While the classic disruptive innovation theory, as presented in The Innovator’s Dilemma, does an incredible job to describe the overall effects of disruption, it does not delve into the reasons why incumbents fail to respond. Here we’ll look at what really causes this “Incumbent’s Dilemma”, using this 5C framework that describes the barriers incumbents face — even after recognizing the external threat.
Disruptive innovation theory in a nutshell
The basic premise of The Innovator’s Dilemma is that an incumbent fails to recognize an up and coming disruptor, who is pursuing an “undesirable” customer, with a “low-end” product. Then, when the incumbent isn’t paying attention, this disruptor sneaks up and captures the low-end of the market, which they use as a beachhead to eroding the incumbent’s share. At that point, it’s too late for the incumbent to adequately respond, and the market quickly tips in favor of the disruptor. For more you can also refer to a recent “tweetstorm” from @pmarca.
Why incumbents (really) fail to recognize threats
While this is all well & good, it paints the incumbent as having its head in the sand, which is incomplete. A recent post by Andreessen Horowitz partner Steve Sinofsky, does an incredible job diving into the nuanced picture as to why incumbents fail to recognize threats from disruptors early enough.
But what happens when they do recognize the threat, and still fail?
But to say big companies are arrogant, or ignorant, is still shortsighted. I can recall walking around Microsoft campus in the late 90s and witnessing innovations like smartphone operating systems (like iOS), web-based document creation (like Google Docs), in car systems (like CarPlay), compelling UIs, and many other projects that never saw the light of day. Similarly, there is the well documented story of Kodak, which developed the first digital camera in 1975, only to see its business disrupted by it.
So, the real question is why do these projects die on the vine?
Here, I’d like to examine why incumbents, even after recognizing — and even acting upon — these threats, still fail to successfully execute. I’ve summarized some of the main drivers in the following five “Cs” below.
1) Core revenue streams
An incumbent’s primary focus is often to protect its core revenue streams. While the new solution may have greater long-term potential, the reality is that the company’s bills are paid by the existing one. As such, it’s difficult to sacrifice resources from the existing to the new, likely resulting in the new solution to be treated more like an add-on, rather than one designed to ultimately cannibalize and disrupt the core business.
Additional difficulties can arise from the transition from one business to another, where the core business can take a “dip” as the new ramps up. This can be troubling to existing investors, especially in the public markets.
2) Comfort & complacency
The second issue is more of a human issue than a structural one. When an existing business is still growing at a steady (even if slow) rate, there is little sense of urgency to act with fervor. Conversely at startups where the fate of the company, and the livelihood of the founders, is on the line, there exists greater impetus to act swiftly and decisively.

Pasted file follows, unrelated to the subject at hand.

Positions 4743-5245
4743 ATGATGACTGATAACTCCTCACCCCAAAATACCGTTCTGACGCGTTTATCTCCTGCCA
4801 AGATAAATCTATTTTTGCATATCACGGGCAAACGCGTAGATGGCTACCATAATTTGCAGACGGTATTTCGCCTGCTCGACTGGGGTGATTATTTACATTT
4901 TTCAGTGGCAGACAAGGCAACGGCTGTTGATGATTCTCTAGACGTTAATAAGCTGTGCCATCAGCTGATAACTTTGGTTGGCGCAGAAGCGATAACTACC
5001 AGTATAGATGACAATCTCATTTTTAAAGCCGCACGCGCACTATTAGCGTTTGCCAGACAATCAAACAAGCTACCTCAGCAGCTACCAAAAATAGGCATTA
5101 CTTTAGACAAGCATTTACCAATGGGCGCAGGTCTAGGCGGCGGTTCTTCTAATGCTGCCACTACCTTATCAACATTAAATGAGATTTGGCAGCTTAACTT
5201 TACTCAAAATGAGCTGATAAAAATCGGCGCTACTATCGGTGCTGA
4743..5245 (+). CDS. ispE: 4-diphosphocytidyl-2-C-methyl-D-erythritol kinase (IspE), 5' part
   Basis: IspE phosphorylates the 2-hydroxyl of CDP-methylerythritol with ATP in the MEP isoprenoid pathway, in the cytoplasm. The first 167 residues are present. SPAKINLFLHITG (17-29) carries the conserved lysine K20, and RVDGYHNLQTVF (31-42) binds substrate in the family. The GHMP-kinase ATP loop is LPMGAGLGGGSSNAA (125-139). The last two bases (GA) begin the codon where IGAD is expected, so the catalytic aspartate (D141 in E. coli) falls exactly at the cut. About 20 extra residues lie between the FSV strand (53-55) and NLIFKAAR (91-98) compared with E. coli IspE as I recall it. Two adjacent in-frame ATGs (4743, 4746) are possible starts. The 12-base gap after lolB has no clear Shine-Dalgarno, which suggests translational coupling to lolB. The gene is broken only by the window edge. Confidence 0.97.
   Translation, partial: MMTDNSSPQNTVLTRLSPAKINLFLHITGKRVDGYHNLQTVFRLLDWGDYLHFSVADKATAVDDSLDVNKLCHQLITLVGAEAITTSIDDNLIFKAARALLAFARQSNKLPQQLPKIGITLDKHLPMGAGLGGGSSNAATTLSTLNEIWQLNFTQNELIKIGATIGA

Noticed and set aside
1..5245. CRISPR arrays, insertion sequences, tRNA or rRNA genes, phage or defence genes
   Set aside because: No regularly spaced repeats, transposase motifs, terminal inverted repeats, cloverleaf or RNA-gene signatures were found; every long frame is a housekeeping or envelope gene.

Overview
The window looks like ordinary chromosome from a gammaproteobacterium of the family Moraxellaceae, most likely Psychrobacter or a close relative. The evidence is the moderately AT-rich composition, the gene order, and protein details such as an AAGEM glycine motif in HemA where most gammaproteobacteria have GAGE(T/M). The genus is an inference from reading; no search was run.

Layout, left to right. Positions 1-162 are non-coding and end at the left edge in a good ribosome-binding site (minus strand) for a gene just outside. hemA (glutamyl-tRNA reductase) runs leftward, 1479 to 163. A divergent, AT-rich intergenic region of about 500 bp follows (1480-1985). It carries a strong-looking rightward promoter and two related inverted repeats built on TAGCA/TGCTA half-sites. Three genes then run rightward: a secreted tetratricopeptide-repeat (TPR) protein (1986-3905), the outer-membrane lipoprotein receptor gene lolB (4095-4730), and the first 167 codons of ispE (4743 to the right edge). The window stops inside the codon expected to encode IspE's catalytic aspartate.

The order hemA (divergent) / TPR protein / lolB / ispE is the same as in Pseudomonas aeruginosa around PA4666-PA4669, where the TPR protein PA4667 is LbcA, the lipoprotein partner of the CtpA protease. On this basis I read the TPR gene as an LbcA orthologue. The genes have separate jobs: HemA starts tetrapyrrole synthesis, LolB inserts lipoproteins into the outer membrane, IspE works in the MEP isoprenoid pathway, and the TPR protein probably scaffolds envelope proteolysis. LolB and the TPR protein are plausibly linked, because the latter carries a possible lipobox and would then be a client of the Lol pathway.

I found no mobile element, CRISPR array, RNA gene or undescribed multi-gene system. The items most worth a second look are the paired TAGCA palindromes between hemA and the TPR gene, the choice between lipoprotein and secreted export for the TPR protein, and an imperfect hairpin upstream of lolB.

What can also exacerbate this is the fact that there isn’t a vocal majority of existing customers asking for the new capability. Most of your existing (and “best”) customers, will rarely recognize the need that the disruptor is filling, and thus lead you into a false sense of security.
3) Cost of doing business
Supporting an existing, revenue generating business creates a “legacy tax” on all new operations. This extra overhead stems from supporting existing customers, and maintaining ongoing operations.
This can be especially difficult if the new product has to subsume some (or all) of the functionality of the existing one, in that there is already a high bar that the new product must accomplish, and thus leading to longer development cycles, and higher costs.
Furthermore, when an established company launches a new product there is a higher expectation of quality, performance, and capability than from a new upstart — so what constitutes an “MVP” has greater expectations, and hence time to develop.
4) Controls over operations
In an existing market leader’s business, many operational controls are implemented to optimize the existing business, and to preserve its leadership position. This specialization is evident across the type of organizational structure as well as the tools, systems, processes, and procedures by which the company operates. Thus the new initiative struggles to operate by the same rules, which are setup to avoid failure, and drive predictability.
5) Culture & compensation
Unlike #2 where the existing business provides a sense of security, the issue here is that there is often a lack of knowledge and mindset on how to execute outside of the “way things are done” at the incumbent. Typically, people at the disruptor tend to do more with less, and have a “Move Fast and Break Things” approach. When the people executing the new venture have not lived in that type of environment before, nor may they have the proper individual incentives to do so, it’s difficult to achieve the desired results.
What’s the Incumbent’s Solution?
While these 5Cs present the challenges incumbents face in overcoming the inertia of their existing operations, they are not meant to prescribe specific solutions. At this point, I think it’s first important to recognize and acknowledge the 5Cs, as a first step to devising the plan that is best suited to the incumbent’s organization.